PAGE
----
Art and the German Bourgeoisie: Alfred Lichtwark and Modern by Carolyn Kay

By Carolyn Kay

In this new examine of artwork in fin-de-siècle Hamburg, Carolyn Kay examines the profession of the city's paintings gallery director, Alfred Lichtwark, one among Imperial Germany's such a lot influential museum administrators and a popular cultural critic. A champion of recent artwork, Lichtwark stirred controversy one of the city's bourgeoisie by way of commissioning modern German work for the Kunsthalle by way of secession artists and aiding the formation of an self sufficient paintings stream in Hamburg encouraged by way of French impressionism. Drawing on an in depth quantity of archival study, and mixing either old and paintings ancient ways, Kay examines Lichtwark's cultural politics, their influence at the Hamburg bourgeoisie, and the next adjustments to the cultural scene in Hamburg.

Kay focuses her research on glossy artwork scandals in Hamburg and exhibits that Lichtwark confronted powerful public resistance within the Eighteen Nineties, profitable major aid from the city's bourgeoisie in simple terms after 1900. Lichtwark's fight to achieve reputation for impressionism highlights conflicts in the city's center type as to what constituted applicable types and topics of German paintings, with competition teams hard a conventional and 'pure' German tradition. the writer additionally considers who in the Hamburg bourgeoisie supported Lichtwark, and why. Kay's neighborhood learn of the controversy over cultural modernism in Imperial Germany makes an important contribution either to the examine of modernism and to the historical past of German culture.

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German artists would find patrons, who in turn would make a good investment. The advantages would extend beyond the production of fine art; Lichtwark thought that German fashion, furniture, and architectural design could utilize the finest native talents. For instance, he defended the idea of employing local craftsmen and artists to decorate German public buildings. In this comprehensive scheme Germans bought German art, German artists prospered, German crafts and designs defeated foreign competition, the economy improved, culture flourished, Bildung spread - and the net result was German national pride.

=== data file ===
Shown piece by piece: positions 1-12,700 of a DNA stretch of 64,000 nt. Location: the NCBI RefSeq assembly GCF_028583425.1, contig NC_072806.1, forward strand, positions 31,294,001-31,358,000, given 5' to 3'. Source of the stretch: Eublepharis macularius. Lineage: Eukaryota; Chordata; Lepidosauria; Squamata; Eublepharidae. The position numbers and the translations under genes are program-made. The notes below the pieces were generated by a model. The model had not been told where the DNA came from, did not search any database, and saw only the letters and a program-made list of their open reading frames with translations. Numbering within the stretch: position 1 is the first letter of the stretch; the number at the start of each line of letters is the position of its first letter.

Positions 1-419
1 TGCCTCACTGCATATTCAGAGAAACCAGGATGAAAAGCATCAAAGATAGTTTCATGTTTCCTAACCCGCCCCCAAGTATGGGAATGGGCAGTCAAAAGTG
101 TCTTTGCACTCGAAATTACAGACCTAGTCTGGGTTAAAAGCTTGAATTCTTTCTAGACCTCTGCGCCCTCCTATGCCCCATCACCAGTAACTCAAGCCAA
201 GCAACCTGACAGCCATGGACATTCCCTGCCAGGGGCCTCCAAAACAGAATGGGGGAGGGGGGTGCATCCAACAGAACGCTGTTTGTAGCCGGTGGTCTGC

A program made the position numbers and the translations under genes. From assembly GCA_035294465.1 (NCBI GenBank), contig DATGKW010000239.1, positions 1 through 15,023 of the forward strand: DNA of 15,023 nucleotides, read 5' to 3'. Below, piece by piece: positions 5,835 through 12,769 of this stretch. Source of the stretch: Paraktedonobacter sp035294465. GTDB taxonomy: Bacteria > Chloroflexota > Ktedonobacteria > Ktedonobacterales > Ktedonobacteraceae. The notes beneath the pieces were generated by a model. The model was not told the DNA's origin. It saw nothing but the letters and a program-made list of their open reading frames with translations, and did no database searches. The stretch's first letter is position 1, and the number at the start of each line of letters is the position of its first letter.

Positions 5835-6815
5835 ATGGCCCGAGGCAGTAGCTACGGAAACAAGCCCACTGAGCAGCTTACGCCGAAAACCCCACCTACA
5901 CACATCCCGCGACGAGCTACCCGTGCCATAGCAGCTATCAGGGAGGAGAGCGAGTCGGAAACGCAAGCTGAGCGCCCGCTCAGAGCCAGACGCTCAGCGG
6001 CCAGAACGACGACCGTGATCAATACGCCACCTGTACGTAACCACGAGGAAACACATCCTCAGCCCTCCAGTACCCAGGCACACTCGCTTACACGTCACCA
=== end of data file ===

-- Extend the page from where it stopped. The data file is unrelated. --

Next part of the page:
He attempted to carry on his work as usual, but within a year he was unable to ignore the illness. A physician performed a difficult operation, and a few hours later returned to see if the patient had any complications. 57 In this small incident we see Lichtwark's powerful will and vitality (even in the face of terminal disease), charac- Alfred Lichtwark and Modern German Art 23 teristics that propelled his work as director of the Kunsthalle and found expression in his wide-ranging interests. In the past he had written on such diverse subjects as painting, architecture, amateur arts and crafts, flower arranging, public memorials, city parks, the need for a university in Hamburg, home decorating, photography, and graphics.

50 The two became even closer when Kalckreuth moved to Hittfeld, where Lichtwark spent his summers. Lichtwark allowed this artist to paint a portrait of his mother, Helena Lichtwark, and was exceedingly pleased with the results. Kalckreuth also did a portrait of Lichtwark in 1911, for the official celebration honouring the twentyfive years of Lichtwark's service to the Kunsthalle. This portrait, Alfred Lichtwark, Director of the Hamburger Kunsthalle (plate 1), is one of the very few likenesses we have of Lichtwark; he usually resisted having his portrait done, but allowed Kalckreuth to paint him because of their close friendship.

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Art and the German Bourgeoisie: Alfred Lichtwark and Modern by Carolyn Kay
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